Despite efforts to improve the inclusivity and gender gap within this sector, there are still numerous barriers for women's entry into the construction industry. A significant restriction is of course, in the movement and recruitment of employees. Traditionally, employment within the industry has been through word-of-mouth and recommendations, a process that women were previously unlikely to be a part of.
Chelsea Lawson-Brown, our New South Wales sales representative strives to improve the support and representation of women by leveling the playing field. Through her extensive network of inspirational, hard- working women, Chelsea vows to educate and connect women within the Australian construction environment.
What is your current position within SAS?
CLB: Sales Representative for the New South Wales region.
How did your career begin?
I joined the construction industry aged 18 as a receptionist. I worked my way up to buyer and through my contacts working with SAS as a customer, I was offered a role in the Sales Order Processing team in Reading, UK.
What led you to a career in construction?
I worked for a sub-contracting company for my first job. Since then, through my network I’ve continued my career in the industry.
What makes a career in construction exciting for you?
Firstly, no two days are the same and a career in construction gives me the opportunity to constantly learn new things. The reason for this is, I am fortunate enough to work in a small team which means juggling lots of hats. Generally, a sales role focusses solely on sales, however, my role consists of sales, business development, estimating, quality control and building the Australian brand.
It’s been very exciting yet humbling coming from the UK where SAS has an established reputation for achieving world-class interiors whereas in comparison, the Australian brand is very young. I’m thrilled to be involved with the growth of the business and hopefully be part of its success in the coming years.
What has been the most surprising part of being a woman working in construction?
The support from other women has been surprising. It’s great to witness women building each other up, which so often isn’t the case.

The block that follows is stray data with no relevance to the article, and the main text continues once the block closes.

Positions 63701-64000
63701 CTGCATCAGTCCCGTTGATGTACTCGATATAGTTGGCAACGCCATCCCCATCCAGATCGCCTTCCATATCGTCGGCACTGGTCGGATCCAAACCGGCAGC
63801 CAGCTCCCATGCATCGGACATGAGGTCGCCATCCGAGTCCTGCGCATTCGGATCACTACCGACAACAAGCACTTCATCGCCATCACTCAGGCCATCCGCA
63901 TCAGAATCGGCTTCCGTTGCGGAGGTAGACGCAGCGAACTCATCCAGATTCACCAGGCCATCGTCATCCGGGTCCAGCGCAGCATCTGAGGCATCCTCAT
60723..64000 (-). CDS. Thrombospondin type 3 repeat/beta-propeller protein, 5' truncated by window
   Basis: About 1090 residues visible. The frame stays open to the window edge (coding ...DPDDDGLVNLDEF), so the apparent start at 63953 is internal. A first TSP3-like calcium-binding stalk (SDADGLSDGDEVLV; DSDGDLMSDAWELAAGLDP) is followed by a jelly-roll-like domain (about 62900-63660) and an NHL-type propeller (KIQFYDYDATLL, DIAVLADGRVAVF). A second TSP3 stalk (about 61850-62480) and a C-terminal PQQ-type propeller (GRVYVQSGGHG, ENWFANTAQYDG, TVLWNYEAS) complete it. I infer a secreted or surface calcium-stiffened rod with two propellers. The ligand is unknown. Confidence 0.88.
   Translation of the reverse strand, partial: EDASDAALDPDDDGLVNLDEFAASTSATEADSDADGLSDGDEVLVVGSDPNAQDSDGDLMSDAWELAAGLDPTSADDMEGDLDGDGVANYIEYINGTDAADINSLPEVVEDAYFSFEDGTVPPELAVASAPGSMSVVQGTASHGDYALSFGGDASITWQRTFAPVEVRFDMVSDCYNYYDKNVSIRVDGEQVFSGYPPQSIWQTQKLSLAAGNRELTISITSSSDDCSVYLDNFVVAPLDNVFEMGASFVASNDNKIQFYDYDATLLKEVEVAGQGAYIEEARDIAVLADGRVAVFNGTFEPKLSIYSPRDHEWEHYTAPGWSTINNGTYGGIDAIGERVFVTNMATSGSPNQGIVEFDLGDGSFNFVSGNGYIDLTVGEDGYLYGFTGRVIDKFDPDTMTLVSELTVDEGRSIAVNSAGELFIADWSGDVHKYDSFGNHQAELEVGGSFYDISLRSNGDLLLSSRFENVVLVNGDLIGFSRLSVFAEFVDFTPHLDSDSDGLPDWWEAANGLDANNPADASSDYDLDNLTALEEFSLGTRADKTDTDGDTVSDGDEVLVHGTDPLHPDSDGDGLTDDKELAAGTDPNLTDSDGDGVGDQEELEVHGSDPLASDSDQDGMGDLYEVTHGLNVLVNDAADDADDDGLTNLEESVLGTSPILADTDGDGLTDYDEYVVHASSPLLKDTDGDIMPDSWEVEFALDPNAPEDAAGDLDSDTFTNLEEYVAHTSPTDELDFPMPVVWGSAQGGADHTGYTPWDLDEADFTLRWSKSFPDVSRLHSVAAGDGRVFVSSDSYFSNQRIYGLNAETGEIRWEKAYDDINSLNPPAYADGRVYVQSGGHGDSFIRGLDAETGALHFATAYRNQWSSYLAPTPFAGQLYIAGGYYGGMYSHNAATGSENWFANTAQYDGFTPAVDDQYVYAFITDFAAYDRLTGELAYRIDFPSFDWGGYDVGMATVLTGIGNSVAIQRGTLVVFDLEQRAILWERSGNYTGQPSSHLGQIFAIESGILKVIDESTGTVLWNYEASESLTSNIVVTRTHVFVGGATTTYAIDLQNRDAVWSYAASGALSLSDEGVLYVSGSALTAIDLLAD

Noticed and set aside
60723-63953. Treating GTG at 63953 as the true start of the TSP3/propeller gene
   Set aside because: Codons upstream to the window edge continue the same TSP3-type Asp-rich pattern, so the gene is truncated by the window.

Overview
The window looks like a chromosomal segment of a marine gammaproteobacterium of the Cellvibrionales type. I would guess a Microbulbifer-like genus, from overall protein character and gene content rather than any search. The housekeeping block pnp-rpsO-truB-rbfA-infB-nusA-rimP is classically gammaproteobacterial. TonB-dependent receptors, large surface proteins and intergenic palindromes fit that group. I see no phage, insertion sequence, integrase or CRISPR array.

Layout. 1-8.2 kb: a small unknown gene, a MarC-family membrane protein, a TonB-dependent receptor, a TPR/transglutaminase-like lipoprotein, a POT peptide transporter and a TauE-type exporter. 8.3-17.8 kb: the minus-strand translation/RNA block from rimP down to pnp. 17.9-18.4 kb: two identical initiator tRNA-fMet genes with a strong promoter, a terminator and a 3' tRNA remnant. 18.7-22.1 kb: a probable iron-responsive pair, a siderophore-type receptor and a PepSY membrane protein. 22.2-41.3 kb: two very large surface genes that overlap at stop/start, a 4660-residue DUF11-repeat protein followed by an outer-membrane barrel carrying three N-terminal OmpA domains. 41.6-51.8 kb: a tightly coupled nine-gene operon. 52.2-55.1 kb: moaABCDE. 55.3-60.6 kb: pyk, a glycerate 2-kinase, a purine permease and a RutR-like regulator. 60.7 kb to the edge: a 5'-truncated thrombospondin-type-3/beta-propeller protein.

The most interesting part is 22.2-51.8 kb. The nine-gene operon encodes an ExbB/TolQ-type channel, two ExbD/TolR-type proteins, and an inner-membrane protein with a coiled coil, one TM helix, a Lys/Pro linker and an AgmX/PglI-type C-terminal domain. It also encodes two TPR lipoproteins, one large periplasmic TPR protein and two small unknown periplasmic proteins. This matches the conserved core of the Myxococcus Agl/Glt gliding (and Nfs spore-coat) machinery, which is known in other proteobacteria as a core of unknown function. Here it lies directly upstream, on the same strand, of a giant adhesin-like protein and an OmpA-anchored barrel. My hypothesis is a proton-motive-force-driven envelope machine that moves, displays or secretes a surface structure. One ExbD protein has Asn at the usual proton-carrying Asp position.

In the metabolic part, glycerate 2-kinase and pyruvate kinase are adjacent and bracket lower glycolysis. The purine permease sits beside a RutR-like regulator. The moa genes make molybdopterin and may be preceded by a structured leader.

Why do you think there is a lack of women in the industry?
Women are the majority within the Australian office at SAS, but I’m acutely aware this is not always the case.
In my experience, young women aren’t educated to the vast number of opportunities available to them within this industry. Many still have the idea that construction is just manual labour, which really isn’t the case.
Thinking back, I didn’t go to school with any girls who strived to be an engineer. In which case it leads me to believe that the lack of education is a large part of why there is a lack of women in the industry now.
How do you feel that the industry is embracing women?
Networking. For example, my network within the industry also has some incredible women at all levels. Groups like these are so encouraging and push women to strive for more whether it is in their current roles, or other parts of the industry.
Why do you think it is important for women to be involved in the construction industry?
Diversity within the work place is important. I see more women in the industry, working in roles that only a few years ago were traditionally held by men.
We should be employing people for their skills regardless of their gender.
How do you think organisations can attract women into the industry?
There are some great schemes in Australia that are introducing girls in school to this industry using workshops and site tours. This not only provides more options but it encourages young women to consider a career path in different industries and fields. Also, the number of female grads we work with is really inspiring and is paving the way for the next generation.
What advice would you give to women who are considering a career in this industry?
Stick it out! There are situations that can make some days seem extra challenging as a female in our industry. Remember, everyone, no matter what their industry, female & male, have these days too! It’s all the more rewarding when you’ve faced challenges and make it out the other side having learnt something.
Are there any industry events or associations women within the industry should attend/join?
I’m part of two associations determined to support women, like me, through the trials and tribulations of the construction industry. Both NAWIC and WIDAC are communities focused on women in design and construction. I try to attend as many events as I can.
I personally hold a quarterly event with the main objective of bringing women, who wouldn’t usually have the opportunity to meet, together. I ask each person I invite from my network to bring a guest (someone I don’t know) who will add value to the group. Ultimately, it’s a great way to get the SAS brand out there whilst giving everyone the opportunity to meet someone that would benefit their business.